Saving Puppies: The Sato Project

Imagine owning a cute, innocent puppy.  You train it, you take good care of it, and you love it unconditionally.  After two months you notice it’s not a little puppy anymore. The dog has been growing and will continue to grow; it’s too big and angers you.  You leave this dog which is full of unconditional love on the streets. This puppy is confused- how could you devote so much time and affection to something then leave it on its own?  The poor dog will struggle to find food, water, and someone to love them. Sadly, in Puerto Rico this kind of thing happens every day.

According to The Huffington Post, “There’s an estimated 500,000 stray dogs in Puerto Rico, a US Commonwealth about the size of Connecticut.”  This sad sight is seen as “normal” by the natives. The stray dogs, which are called ¨satos¨, are seen as vermin. Satos live short lives of neglect and abuse, for doing nothing wrong. Many people notice this issue, and have tried to help, but it is such a large epidemic it doesn’t make much of a difference.  One of these groups, called The Sato Project, have made a significant effect on the issue. This Puerto Rican outreach focuses their efforts on “Dead Dogs Beach”.

Well-known for being a dumping ground for unwanted dogs, this mortal beach located on the South-East coast of the island is one of the biggest problems Puerto Rico faces.  Sophie Gamand, a New York based award winning photographer reflects,

On the beach, some of the dogs are very frightened or completely feral. Others have lived in homes and follow people around the beach, wagging their tails, looking for their owners, food, or a gentle hand. Some dogs are in a state of shock. Others, reconnecting with their deep wild nature, organize themselves into packs in their battle for survival,”  noted Gamand on her website Sophie Gamand.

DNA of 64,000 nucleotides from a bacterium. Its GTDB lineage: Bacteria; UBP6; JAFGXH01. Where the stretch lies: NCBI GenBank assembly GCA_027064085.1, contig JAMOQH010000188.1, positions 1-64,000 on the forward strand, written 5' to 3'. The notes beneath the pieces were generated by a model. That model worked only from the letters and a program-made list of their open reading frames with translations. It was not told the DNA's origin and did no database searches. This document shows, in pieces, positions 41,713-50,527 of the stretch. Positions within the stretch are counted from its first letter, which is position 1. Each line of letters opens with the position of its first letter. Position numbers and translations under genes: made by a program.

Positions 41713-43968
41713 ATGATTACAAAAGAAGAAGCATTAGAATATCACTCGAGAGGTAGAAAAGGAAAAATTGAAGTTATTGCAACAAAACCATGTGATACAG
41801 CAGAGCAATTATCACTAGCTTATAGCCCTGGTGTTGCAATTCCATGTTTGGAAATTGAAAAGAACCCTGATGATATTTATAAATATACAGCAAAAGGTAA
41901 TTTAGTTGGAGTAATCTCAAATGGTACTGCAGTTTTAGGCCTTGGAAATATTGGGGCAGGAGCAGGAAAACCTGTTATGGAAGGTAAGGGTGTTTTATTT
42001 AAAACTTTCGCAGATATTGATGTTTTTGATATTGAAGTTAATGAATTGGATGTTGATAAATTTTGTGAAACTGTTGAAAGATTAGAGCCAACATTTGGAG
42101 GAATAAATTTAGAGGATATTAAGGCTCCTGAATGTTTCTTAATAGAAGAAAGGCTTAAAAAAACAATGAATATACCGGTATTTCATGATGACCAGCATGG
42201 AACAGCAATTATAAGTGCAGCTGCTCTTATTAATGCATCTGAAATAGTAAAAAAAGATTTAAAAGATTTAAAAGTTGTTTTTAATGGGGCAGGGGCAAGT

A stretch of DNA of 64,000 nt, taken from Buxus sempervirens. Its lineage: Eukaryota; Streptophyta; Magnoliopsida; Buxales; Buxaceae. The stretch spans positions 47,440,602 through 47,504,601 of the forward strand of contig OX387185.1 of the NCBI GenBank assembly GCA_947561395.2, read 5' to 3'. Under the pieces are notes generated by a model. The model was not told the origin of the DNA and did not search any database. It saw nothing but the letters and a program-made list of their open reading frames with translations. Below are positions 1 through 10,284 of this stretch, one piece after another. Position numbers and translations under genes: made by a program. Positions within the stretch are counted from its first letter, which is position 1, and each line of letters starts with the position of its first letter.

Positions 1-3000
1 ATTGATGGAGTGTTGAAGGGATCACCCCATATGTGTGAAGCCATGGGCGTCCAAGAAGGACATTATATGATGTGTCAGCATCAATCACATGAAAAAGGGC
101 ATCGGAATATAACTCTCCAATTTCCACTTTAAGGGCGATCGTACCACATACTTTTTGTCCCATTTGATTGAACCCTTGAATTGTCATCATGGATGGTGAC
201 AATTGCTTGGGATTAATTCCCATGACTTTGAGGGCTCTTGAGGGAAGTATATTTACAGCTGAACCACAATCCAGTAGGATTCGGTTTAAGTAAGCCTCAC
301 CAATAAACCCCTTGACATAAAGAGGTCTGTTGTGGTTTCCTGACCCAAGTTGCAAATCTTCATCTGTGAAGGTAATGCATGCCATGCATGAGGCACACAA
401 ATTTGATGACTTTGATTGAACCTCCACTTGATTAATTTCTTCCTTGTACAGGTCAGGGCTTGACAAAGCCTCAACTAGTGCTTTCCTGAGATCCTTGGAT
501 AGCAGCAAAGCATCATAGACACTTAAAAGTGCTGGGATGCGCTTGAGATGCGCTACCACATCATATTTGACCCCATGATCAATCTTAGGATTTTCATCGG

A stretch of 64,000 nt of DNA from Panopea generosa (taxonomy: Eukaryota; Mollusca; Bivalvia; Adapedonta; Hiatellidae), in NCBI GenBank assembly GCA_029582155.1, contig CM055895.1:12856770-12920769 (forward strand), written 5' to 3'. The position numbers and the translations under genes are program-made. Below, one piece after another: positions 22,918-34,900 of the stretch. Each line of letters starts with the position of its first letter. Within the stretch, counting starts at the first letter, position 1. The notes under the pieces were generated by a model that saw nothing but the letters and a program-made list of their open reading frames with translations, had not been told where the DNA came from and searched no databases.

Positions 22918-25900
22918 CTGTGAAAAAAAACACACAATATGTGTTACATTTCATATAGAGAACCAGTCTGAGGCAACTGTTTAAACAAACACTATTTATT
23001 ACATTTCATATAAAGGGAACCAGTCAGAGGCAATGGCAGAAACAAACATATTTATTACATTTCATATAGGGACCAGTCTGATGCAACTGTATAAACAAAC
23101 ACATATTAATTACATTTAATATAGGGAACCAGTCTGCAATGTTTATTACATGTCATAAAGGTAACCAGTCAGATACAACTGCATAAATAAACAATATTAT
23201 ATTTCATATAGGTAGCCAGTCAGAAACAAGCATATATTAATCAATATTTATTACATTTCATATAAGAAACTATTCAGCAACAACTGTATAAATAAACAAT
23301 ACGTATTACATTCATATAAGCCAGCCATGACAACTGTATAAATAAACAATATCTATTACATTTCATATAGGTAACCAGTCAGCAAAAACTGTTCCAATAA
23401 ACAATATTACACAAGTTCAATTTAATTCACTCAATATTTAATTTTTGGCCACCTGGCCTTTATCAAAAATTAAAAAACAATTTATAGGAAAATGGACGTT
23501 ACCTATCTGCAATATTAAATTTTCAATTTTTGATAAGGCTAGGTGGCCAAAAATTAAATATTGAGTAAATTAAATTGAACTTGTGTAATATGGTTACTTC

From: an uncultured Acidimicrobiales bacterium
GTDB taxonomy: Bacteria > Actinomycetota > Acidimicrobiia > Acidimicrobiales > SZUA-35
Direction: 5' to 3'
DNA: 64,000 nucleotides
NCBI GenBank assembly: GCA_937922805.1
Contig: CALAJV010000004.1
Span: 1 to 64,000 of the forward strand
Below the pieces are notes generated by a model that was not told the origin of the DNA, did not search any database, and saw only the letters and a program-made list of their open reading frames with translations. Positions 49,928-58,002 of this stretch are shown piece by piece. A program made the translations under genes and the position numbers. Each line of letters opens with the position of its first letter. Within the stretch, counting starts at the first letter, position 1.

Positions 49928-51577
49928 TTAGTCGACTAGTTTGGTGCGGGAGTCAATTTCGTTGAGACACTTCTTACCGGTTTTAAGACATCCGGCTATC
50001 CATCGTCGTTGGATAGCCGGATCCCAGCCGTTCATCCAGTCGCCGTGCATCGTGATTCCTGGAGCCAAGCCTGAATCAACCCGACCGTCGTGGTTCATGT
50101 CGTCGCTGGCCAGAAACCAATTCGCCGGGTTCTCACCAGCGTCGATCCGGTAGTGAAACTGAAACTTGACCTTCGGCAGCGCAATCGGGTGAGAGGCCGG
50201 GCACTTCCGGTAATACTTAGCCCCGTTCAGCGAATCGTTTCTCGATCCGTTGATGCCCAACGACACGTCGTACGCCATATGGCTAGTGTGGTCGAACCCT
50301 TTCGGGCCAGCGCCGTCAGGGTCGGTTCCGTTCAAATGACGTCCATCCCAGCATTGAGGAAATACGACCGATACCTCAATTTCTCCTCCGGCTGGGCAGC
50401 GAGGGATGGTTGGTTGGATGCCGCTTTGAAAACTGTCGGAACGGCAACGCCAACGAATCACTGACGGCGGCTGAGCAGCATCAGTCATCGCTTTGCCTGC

According to The Sato Project official website they ¨have rescued over 2,000 dogs to date, rehabilitated them with the highest standards of veterinary care and placed them in loving homes in the mainland U.S.”

This group ships the strays to Brooklyn, N.Y. so adopting these dogs is convenient for people living in the area.  They realize that shipping these dogs to the states will make it easier for people to adopt. Looking into the website, the dogs are mostly mutts.  Evidently, they have lots of scars and cuts from living on their own. The website shows detailed pictures of dogs on the beach. Most dogs are starving, with their ribs poking out and arches in their back.  Pictured with a melancholy look, the puppies are seen with their ears pushed back and heads down in vulnerability. Some dogs are pictured in packs, trying to fight for food.

Yamailys Diodonet, student moved from Puerto Rico after the hurricane, empathized with the dog’s plight.

“There is a lot. In the little town I used to live in, there was a serious case of stray dogs.  Everywhere you went there would be at least five to ten stray dogs. There were everywhere around stores, the town plaza, in abandoned houses, just everywhere,” Diodonet elaborated, ¨The town noticed this problem and they started rescuing the dogs.  They made shelters for them so they would be cared for and eventually people started to adopt them.”

The Sato Project is desperately looking for adopters.  Especially after Hurricane Maria, more and more strays are being found under bridges, stuck in destroyed parts, and loitering around damaged towns.  Now more than ever, adopting a dog from The Sato Project will help out Puerto Rico in fixing the amends caused by the hurricane.

For more information, check out The Sato Project website.

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